by Jeremy Reynolds
“This is exactly the type of performance opportunity that we’re interested in doing as a quartet — we’re taking it extremely seriously,” said Mathew Tracy (pictured second from the left), soprano saxophone player in the Echo Quartet. On Wednesday, July 1 at 7:00 pm, in the Blackstone Pipe Organ Residence, the quartet — comprising Tracy, Kyle Landry (alto), Casey Grev (tenor), and Eric Troiano (baritone) — will open ChamberFest Cleveland’s final 2015 concert with Terry Riley’s Tread on the Trail. The program, titled “Stars and Stripes” in honor of its proximity to July 4, will feature works by American composers Charles Ives and Ned Rorem and American-inspired music by Antonín Dvořák. We reached Tracy by phone to ask how the quartet became involved with ChamberFest and to discuss Riley’s music.
“This is our first year playing in ChamberFest,” said Tracy. “We were contacted by Diana Cohen about four months ago, asking if we wanted to be a part of the festival. We knew Diana and Frank Cohen by reputation, and we knew that this was a festival of the highest professional caliber. It’s one of the best kind of festivals we could hope to be invited to, and we feel very lucky to be involved with people as talented and successful as they are.”
Why Tread on the Trail at a concert celebrating American music? “This is a piece that Diana suggested based on its jazz connotations,” said Tracy. “The piece is for an unspecified number of unspecified instruments. It’s been done with mixed chamber groups, and I’ve heard recordings of with up to sixty people. We’re doing it as soprano, alto, tenor, and baritone quartet.”
Riley’s musical notation can be a bit strange sometimes. “The score is on one sheet of music, and everybody reads off of the same sheet,” said Tracy. “There are four or five lines of music to be repeated at the performers’ discretion. We the performers have to be in communication with one another and know where we all are to help this piece make some kind of logical sense. But it should work with anybody playing any of the parts at any time.”
Does the piece use functional harmony? “No, it’s minimalist,” said Tracy. “The music is designed to line up metrically, though. If I’m playing line one and the alto player is playing line three, as long as we start at the same time the music will line up and sound the way Riley meant it to.”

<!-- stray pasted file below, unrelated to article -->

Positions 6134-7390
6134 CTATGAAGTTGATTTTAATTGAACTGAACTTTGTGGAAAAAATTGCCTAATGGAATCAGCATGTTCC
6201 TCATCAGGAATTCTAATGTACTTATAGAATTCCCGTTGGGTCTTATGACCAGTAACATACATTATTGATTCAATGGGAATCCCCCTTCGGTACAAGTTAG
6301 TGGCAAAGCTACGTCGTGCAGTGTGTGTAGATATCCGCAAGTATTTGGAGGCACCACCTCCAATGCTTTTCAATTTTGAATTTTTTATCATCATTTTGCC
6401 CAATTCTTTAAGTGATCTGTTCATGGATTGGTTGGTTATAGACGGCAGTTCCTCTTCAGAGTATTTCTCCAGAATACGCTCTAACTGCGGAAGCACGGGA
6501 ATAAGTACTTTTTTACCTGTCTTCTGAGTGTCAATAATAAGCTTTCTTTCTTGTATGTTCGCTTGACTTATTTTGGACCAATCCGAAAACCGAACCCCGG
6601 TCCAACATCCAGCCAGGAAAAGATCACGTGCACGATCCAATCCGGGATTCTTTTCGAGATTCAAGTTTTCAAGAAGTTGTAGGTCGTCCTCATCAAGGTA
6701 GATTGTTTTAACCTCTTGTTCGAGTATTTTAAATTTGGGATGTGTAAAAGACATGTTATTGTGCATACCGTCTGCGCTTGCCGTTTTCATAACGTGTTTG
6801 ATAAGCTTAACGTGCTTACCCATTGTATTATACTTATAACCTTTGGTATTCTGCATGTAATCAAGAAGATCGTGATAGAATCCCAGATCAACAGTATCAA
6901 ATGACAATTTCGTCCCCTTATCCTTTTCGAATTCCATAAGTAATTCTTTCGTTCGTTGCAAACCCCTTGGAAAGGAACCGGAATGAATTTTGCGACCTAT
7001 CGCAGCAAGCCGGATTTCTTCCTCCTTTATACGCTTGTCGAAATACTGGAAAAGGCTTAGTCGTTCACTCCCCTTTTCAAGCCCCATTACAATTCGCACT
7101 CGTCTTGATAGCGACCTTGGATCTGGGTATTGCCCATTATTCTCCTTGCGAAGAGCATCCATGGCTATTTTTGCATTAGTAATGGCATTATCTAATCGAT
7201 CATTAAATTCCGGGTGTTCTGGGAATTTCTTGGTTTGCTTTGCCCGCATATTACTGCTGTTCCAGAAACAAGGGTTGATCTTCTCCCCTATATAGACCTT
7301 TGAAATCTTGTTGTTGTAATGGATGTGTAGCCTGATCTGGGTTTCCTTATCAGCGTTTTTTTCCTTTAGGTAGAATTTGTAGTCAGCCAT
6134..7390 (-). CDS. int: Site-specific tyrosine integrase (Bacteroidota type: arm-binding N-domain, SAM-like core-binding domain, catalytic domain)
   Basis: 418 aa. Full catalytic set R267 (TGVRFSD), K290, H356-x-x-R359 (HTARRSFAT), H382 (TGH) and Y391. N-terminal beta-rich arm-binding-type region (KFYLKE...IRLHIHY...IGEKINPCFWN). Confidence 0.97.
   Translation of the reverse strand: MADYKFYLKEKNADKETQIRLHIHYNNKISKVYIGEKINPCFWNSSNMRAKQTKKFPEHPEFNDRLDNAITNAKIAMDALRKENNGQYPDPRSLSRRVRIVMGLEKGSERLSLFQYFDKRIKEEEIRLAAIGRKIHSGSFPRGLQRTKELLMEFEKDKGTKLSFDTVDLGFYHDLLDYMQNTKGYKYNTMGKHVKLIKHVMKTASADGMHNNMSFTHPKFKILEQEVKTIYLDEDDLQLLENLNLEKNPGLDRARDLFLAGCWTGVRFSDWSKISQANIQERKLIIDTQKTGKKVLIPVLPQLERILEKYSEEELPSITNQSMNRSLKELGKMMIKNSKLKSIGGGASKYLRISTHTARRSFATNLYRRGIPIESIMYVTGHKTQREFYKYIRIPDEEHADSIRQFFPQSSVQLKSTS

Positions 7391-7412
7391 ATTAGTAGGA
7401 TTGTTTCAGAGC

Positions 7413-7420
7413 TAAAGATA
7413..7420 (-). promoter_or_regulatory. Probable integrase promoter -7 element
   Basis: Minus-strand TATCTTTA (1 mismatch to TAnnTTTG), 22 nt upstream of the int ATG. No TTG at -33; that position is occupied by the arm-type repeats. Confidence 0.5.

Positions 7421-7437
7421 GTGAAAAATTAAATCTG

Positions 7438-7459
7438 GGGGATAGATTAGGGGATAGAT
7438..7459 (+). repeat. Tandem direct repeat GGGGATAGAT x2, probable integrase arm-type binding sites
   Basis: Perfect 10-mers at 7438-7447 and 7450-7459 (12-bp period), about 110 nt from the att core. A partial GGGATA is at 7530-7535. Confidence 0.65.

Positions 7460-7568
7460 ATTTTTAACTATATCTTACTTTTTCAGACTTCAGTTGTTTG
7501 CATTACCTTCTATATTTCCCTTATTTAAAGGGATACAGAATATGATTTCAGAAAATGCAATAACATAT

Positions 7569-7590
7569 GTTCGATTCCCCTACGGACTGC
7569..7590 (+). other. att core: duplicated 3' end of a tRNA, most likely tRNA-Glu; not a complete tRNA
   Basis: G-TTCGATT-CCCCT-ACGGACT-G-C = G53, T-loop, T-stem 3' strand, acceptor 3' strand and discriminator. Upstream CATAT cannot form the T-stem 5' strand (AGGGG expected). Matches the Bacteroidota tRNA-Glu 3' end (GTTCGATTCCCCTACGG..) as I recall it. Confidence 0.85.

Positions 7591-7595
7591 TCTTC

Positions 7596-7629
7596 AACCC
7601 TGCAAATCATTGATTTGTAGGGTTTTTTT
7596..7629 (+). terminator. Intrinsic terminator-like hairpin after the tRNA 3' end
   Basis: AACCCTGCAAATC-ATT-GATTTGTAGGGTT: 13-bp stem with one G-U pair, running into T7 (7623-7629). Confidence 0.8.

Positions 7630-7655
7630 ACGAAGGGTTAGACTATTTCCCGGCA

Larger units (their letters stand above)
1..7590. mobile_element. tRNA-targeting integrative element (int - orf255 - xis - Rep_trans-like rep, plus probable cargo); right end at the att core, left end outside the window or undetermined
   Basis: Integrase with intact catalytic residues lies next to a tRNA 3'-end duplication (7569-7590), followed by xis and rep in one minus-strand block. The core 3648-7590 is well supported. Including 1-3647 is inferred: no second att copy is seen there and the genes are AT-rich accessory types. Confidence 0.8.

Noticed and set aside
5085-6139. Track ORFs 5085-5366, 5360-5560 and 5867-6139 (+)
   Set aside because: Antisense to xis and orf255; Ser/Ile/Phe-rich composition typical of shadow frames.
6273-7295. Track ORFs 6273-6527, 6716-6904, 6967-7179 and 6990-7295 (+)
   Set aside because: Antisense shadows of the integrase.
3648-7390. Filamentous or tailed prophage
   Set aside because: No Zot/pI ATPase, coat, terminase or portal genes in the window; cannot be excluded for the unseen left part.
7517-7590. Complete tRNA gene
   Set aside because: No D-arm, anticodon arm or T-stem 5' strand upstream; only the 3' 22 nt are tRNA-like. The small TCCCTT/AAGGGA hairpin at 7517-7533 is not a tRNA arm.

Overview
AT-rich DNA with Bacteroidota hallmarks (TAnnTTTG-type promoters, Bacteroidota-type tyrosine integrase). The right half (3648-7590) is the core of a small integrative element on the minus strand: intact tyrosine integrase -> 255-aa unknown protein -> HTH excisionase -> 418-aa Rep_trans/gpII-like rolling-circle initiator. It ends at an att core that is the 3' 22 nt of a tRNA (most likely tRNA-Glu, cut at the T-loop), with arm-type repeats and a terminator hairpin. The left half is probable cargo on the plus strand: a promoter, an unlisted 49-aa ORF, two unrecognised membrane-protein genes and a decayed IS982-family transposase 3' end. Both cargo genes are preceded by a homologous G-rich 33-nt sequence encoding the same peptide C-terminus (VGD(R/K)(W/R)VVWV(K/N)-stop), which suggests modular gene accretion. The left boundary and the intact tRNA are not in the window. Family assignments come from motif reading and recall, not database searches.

Tread on the Trail is of unspecified length. How will the quartet decide how long the piece should last? “I’ve heard it last as little as eight and up to about thirty minutes long, and our performance will be about ten to twelve minutes long,” said Tracy. “It’s something we will be talking about during rehearsals. Going out there without a plan is the best way to find yourself in trouble with a piece like this. It’s certainly not music you can wing — it takes a lot of work.”
The instrumentation is also at the performers’ discretion. How does it sound for saxophone quartet? “It works very well for the quartet!” said Tracy. “The music that Riley has written is heavily jazz-influenced, and the saxophone is particularly well-suited for that type of music. The piece is dedicated to Sonny Rollins, though I’m not sure if he ever played it.”
What’s the greatest difficulty in putting something like this together? “One of the hardest things for us is that the music is written in concert pitch, and we all have to transpose differently,” Tracy said. “As a soprano player, I have to transpose the music up a ninth, which is the biggest challenge so far. But it’s going well and we’re looking forward to performing it.”
How long has the quartet been together? “Three of the members have been playing together for three years now, and two years ago we did a bit of shuffling around,” said Tracy. “The current group has played together for two years now. All of us studied at Michigan State, and all of us were doctoral students, but I just graduated with my DMA this year. So I’m not a student anymore, but the other three are still there. We had to replace one member of the quartet for this gig, but we’ve known the replacement (Jeff Kinsey, alto) for two years, and he’s a first-rate player.”
Will the ensemble stay together post-graduation? “It depends on where we all end up,” Tracy said. “It’s up in the air whether we’ll be in the same place or not. Regardless, our goal is to keep developing our repertoire and to keep performing at chamber music festivals and saxophone conferences to get more exposure. We’re hoping that by putting together an excellent performance for ChamberFest, coors will be opened and we might be invited back sometime.”
Published on ClevelandClassical.com June 24, 2015.
Click 062315-CF-TracyPrev for a printable copy of this article